"More and more plans for new power plants are being put on ice," head of DENA Stephan Kohler said in the Thursday edition of German daily Bruanschweiger Zeitung. By 2020, the few plants that are planned won't be enough to provide adequate power, which could result in significant cost increases, Kohler continued.
According to the paper, a new internal analysis from DENA warns of a "power void" by 2020. Kohler encouraged politicians and economists to gain public acceptance for the construction of new plants.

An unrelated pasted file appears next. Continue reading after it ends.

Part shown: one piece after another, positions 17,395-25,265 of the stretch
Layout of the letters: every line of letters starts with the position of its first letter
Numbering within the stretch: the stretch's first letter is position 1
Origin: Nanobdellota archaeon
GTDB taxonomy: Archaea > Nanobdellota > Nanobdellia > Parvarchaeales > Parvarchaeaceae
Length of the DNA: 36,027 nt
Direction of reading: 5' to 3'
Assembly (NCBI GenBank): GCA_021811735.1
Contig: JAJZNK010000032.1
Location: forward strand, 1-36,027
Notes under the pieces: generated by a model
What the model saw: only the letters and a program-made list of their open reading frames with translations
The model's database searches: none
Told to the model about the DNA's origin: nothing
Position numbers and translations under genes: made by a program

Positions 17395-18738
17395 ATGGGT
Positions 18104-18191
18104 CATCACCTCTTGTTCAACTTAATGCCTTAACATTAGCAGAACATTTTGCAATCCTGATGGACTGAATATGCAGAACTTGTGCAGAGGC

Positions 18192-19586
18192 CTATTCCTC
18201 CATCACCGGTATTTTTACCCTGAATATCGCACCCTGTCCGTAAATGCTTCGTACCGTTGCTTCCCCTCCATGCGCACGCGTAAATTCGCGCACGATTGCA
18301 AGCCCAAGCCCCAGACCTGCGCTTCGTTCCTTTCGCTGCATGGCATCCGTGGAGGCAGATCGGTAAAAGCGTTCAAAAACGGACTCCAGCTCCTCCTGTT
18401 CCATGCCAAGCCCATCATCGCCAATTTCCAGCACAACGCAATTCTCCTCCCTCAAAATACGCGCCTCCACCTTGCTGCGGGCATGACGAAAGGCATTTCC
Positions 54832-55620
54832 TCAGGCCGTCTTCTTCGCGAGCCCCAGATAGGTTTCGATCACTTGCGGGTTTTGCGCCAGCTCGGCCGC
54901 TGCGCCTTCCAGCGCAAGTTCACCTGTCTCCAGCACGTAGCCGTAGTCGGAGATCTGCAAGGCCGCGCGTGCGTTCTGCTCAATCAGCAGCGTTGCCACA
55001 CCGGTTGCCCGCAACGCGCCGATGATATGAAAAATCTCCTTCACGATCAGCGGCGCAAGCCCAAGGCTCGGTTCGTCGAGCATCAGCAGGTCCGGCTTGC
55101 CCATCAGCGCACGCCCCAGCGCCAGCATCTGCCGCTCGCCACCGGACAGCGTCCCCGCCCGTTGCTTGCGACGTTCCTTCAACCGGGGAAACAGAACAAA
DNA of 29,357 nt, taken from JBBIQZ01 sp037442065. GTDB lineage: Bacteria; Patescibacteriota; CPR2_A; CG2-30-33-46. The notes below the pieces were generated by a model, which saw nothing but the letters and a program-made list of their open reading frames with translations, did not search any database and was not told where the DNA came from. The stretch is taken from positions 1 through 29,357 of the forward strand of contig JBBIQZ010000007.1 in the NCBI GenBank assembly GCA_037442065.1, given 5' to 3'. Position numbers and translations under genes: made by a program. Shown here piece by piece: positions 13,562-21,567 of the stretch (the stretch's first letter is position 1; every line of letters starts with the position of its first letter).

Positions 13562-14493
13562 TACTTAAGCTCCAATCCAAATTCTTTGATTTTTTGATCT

In late February the German government declared there was no danger to the electricity supply. This summer, Jürgen Großmann, leader of the country's biggest utility provider RWE had warned of possible power shortages.
The government environment spokesperson at that time, Michael Schroeren, said at that talk power shortages was irrational.